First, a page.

The face of Korean hockey is a heart­bro­ken Canadian

For­mer NHL draft pick was hop­ing to rep­re­sent South Korea against NHLers


Brock Radunske had it all worked out in his mind. His per­fect per­sonal way of say­ing good­bye to hockey.

He would line up for the open­ing face­off against Team Canada, play­ing for his adopted coun­try, South Korea, stand­ing face to face and stick to stick op­po­site Sid­ney Crosby.

That was the plan. And there was noth­ing more to ac­com­plish af­ter that.

“What could be bet­ter?” asked Radunske, the for­mer Ed­mon­ton draft pick. “That was my shot. I thought about that a lot, be­lieve me.”

And then, for the sec­ond time in his life, the NHL broke his heart.

“We wanted to see the best play­ers here,” said Radunske. “That’s the truth. I never got to play in the NHL. I got drafted. I went to some camps. I played in some ex­hi­bi­tion games. The other night, we played against the ath­letes from Rus­sia. They have leg­ends like (Pavel) Dat­syuk and (Ilya) Ko­valchuk on that team, and it was very mem­o­rable to play against them. But I’m Canadian.”

He wanted to line up against Crosby. Or Con­nor McDavid. Or some other hockey leg­end.

And now the face­off for the 34-year-old from New Ham­burg, Ont., may come against Derek Roy, whom he played against in mi­nor hockey, or maybe against Chris Kelly or Lin­den Vey. Hockey dreams are taking on an en­tirely dif­fer­ent spec­tre in these un­usual Olympic Games.

“It’s still great,” said Radunske, “it’s just not the same.”

Not the same for a player who came to South Korea 10 years ago with the hopes of stay­ing a year or two and maybe mov­ing on to a bet­ter league some­where in Europe, not know­ing any­thing about up­com­ing Olympics. He had kicked around as an Oil­ers farm­hand long enough to know he had to play some­where else. He went to Ger­many for a year, had of­fers for some sec­ond divi­sion teams. Then the of­fer from South Korea came in and not only is he still here, but he’s of­fi­cially a ci­ti­zen and the face and leader of the na­tional team.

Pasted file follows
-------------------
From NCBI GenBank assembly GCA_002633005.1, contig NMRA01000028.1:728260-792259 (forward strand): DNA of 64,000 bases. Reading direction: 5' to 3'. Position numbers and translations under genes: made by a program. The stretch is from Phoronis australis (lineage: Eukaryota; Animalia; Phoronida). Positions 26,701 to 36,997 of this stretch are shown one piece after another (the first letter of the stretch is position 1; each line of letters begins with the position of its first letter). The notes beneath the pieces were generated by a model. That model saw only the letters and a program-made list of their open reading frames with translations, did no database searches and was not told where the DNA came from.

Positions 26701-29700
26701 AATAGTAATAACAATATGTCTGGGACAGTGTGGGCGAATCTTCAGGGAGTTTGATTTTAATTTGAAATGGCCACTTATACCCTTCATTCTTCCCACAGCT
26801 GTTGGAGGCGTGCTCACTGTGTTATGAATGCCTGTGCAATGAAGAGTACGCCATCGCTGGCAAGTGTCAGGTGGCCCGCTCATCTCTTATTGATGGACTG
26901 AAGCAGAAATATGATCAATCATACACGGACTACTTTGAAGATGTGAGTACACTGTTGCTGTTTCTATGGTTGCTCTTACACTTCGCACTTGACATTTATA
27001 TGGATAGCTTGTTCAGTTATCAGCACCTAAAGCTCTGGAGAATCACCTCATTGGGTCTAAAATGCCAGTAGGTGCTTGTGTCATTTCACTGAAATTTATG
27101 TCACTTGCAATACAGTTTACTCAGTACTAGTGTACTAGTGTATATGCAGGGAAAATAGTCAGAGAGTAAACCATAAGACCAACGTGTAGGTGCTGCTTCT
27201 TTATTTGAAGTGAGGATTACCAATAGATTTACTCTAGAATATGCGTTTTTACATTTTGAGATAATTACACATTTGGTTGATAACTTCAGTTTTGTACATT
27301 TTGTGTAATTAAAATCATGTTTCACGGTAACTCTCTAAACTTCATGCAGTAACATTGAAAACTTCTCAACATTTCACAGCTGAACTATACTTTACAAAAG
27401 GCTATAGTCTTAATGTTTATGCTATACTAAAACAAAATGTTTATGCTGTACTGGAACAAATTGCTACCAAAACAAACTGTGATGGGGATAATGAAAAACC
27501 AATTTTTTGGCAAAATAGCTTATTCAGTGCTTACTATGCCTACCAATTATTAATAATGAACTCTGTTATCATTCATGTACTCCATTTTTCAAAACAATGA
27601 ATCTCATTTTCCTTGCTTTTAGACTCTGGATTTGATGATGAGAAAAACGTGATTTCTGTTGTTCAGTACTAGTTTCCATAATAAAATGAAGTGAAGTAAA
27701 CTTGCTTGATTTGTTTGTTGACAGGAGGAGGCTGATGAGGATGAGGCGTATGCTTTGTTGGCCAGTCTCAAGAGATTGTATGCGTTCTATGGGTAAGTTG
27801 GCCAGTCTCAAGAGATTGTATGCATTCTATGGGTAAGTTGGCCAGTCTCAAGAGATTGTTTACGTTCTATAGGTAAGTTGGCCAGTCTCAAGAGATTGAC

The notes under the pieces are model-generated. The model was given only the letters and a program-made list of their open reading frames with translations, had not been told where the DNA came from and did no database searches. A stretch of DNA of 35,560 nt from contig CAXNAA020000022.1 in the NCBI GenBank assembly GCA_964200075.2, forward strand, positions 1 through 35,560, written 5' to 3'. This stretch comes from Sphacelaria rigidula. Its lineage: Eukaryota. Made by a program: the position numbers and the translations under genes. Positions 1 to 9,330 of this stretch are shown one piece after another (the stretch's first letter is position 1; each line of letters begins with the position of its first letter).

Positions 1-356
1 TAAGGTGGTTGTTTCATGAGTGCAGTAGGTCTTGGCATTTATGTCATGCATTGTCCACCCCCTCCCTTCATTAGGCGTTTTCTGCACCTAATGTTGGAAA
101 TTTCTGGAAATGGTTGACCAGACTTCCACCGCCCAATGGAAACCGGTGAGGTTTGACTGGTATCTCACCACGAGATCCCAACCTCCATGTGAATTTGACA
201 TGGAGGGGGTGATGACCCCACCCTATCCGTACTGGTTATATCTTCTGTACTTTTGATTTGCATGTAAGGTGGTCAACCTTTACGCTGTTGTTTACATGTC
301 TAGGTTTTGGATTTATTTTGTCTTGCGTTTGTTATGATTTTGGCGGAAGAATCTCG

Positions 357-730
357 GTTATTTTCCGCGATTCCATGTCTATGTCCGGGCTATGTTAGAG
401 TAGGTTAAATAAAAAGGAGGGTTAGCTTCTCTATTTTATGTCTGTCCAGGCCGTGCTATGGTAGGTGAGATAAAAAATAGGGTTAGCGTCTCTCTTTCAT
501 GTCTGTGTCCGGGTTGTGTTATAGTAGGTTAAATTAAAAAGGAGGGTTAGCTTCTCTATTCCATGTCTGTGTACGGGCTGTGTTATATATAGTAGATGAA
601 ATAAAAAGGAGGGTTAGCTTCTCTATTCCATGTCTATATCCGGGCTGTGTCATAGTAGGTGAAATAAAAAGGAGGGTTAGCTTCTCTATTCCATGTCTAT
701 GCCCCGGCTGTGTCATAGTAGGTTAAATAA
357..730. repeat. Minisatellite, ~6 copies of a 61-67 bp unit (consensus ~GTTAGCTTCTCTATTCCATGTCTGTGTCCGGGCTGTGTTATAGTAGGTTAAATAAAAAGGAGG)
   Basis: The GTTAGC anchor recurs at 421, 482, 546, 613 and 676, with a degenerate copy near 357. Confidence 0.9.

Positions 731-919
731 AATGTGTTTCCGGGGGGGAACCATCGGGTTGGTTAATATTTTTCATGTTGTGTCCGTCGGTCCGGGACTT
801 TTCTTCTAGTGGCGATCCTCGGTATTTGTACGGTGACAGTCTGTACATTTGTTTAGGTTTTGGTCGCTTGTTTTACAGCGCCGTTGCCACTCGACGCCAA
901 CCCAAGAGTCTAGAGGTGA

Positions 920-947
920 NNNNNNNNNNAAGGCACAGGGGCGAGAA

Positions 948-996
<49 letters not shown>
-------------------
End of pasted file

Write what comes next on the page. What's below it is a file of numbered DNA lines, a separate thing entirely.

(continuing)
And all the while, so far from home, car­ry­ing around the emo­tional dif­fi­culty of a fam­ily di­vided by cir­cum­stance. In his draft year, his mother, a hockey nut, was hit by a car while jog­ging. She sur­vived the ac­ci­dent, her per­son­al­ity did not. She lost a lot of her mem­ory, al­most all of her warmth and the pas­sion she had for watch­ing her son play hockey. She didn’t re­ally know who her fam­ily was any­more and didn’t emo­tion­ally have the where­withal to be in in­volved with any­one.

The mar­riage to Radunske’s fa­ther broke up. The fam­ily tried its best to deal with a mother they hardly knew and who didn’t want any­thing to do with them. For years, there was al­most no con­nec­tion be­tween Con­nie Radunske, for­mer avid hockey mom, and her kids.

Radunske would see his mother maybe once a year, once each sum­mer, while stay­ing close to his fa­ther. But the sea­son be­fore this one, Radunske went to North Amer­ica for hip surgery and spent a lot of his re­hab time in Western On­tario for­tu­nate enough to spend sig­nif­i­cant time with his fa­ther, who even­tu­ally suc­cumbed to cancer, pass­ing away last spring. Be­ing there was im­por­tant to Radunske.

Then some­thing mirac­u­lous hap­pened. Al­most 16 years af­ter the jog­ging ac­ci­dent, Con­nie Radunske’s per­son­al­ity be­gan chang­ing. She started re­mem­ber­ing things. She start­ing send­ing birthday cards to her grand­chil­dren. She started to be her­self again. And Radunske’s brother had a rather bold idea: The Korean na­tional team was play­ing in a tour­na­ment in Aus­tria. Why not bring his mom back to the arena to see her son Brock play again?

The trip was ex­haust­ing and in­spir­ing for those in­volved. In a way it was like turn­ing back the clock, as much as you can con­sid­er­ing all the fam­ily had been through.

“It’s not the same, but it was in­cred­i­ble,” said Radunske, see­ing his mom at a hockey game once again. See­ing her son play­ing a promi­nent role for the South Korean na­tional team. It’s not the way it was, it can never be that again.

“But she can fol­low along with the game,” he said. “She can’t fol­low that closely but she’s try­ing. She’s in that proud par­ent role again, just cheer­ing me on.”

Con­nie Radunske isn’t well enough to make the long trip to Pyeongchang for these Games. In­stead, oth­ers will be here to sup­port Radunske: His brother and girl­friend; his wife and wife’s par­ents. A few fam­ily friends. Even his orig­i­nal agent is mak­ing the trip be­cause in Brad Robins’ words, “If Brock’s play­ing in the Olympics, I have to be there.”

This is 10 years now in South Korea for Radunske and on the last Amer­i­can Hockey League team he played on, the Red Wings farm team in Grand Rapids, the as­sis­tant coach there was for­mer Pitts­burgh de­fence­man Jim Paek.

All these years later, Paek is head coach for Korea and Radunske is the player of most promi­nence in the coun­try.

“He’s been here the long­est,” said Paek. “He was here for the start of Korean hockey, re­ally. He grew up with all these play­ers. He’s the cagey vet­eran leader. Ev­ery­body has their story but his jour­ney is a great story. It’s emo­tional for sure.

“You think about all he’s been through, and what stands out is his per­se­ver­ance, his jour­ney. That’s what makes him so spe­cial.”

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